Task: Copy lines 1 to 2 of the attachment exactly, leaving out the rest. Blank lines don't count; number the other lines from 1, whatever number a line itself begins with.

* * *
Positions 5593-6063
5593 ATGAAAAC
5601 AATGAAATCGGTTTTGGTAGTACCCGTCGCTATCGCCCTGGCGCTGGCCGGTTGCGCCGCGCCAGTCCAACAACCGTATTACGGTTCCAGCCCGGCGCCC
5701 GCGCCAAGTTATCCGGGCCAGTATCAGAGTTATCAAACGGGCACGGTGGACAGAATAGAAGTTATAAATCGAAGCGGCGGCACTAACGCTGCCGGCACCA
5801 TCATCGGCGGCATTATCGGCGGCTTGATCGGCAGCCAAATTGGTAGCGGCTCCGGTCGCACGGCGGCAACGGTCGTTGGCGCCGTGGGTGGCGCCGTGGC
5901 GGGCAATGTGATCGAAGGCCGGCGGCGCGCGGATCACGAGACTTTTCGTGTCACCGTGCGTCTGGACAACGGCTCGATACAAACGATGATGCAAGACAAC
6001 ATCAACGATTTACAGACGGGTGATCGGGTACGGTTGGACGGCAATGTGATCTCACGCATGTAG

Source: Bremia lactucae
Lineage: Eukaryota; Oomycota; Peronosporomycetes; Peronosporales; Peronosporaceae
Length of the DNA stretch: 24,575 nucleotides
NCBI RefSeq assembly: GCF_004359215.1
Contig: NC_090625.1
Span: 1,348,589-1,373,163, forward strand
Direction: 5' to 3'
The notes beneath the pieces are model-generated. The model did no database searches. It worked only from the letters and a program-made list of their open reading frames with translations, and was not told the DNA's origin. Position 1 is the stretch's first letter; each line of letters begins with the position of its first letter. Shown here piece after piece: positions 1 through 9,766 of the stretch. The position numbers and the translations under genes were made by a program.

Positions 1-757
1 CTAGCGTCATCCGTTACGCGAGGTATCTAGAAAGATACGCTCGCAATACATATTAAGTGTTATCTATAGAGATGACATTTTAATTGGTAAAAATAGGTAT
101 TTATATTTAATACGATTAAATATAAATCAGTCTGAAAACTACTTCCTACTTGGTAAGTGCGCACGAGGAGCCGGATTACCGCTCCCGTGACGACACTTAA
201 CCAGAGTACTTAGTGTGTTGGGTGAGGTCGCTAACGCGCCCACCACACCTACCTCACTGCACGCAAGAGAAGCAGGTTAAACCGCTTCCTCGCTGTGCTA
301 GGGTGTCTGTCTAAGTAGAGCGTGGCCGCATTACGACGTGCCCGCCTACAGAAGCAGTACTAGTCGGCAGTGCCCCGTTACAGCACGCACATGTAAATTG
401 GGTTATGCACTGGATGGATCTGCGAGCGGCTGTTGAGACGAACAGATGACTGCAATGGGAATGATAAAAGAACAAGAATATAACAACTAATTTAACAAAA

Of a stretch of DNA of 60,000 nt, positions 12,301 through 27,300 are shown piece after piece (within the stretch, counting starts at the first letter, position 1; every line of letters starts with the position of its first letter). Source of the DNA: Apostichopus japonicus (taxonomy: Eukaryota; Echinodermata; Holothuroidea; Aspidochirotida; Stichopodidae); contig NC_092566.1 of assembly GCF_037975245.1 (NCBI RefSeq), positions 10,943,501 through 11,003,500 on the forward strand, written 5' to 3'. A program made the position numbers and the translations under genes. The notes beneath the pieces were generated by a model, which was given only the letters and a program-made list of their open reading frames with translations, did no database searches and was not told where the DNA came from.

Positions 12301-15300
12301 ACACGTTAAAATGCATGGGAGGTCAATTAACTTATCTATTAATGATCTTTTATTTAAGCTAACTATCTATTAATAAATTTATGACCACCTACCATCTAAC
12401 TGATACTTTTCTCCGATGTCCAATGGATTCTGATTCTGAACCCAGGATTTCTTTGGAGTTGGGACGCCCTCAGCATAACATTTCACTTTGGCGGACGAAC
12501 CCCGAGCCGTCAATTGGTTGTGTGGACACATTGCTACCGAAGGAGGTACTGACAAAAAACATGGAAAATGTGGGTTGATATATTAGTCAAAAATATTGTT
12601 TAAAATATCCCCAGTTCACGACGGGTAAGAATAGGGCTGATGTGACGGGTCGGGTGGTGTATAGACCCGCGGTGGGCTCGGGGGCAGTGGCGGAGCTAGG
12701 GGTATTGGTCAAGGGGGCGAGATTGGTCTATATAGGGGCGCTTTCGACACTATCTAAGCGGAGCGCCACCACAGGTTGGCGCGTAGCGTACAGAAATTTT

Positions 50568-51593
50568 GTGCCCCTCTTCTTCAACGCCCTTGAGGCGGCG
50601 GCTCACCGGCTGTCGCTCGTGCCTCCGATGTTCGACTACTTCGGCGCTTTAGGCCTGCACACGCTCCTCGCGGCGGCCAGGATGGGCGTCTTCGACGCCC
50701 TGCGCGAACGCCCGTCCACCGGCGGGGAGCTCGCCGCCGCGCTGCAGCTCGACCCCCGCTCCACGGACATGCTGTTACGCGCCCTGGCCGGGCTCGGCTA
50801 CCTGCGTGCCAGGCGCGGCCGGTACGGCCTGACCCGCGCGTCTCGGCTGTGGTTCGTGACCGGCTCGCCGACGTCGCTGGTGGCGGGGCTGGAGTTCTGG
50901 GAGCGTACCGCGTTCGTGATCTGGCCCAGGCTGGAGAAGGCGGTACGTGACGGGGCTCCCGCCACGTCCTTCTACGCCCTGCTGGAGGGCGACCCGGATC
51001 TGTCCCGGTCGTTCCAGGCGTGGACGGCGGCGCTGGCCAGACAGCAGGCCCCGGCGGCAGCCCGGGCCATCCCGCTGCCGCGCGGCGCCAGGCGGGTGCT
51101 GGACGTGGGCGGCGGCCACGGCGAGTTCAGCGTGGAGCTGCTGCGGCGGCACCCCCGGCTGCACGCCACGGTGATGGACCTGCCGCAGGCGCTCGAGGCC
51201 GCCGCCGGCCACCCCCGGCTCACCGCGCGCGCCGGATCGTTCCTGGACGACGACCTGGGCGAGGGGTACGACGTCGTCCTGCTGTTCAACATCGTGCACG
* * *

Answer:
Positions 5593-6063
5593 ATGAAAAC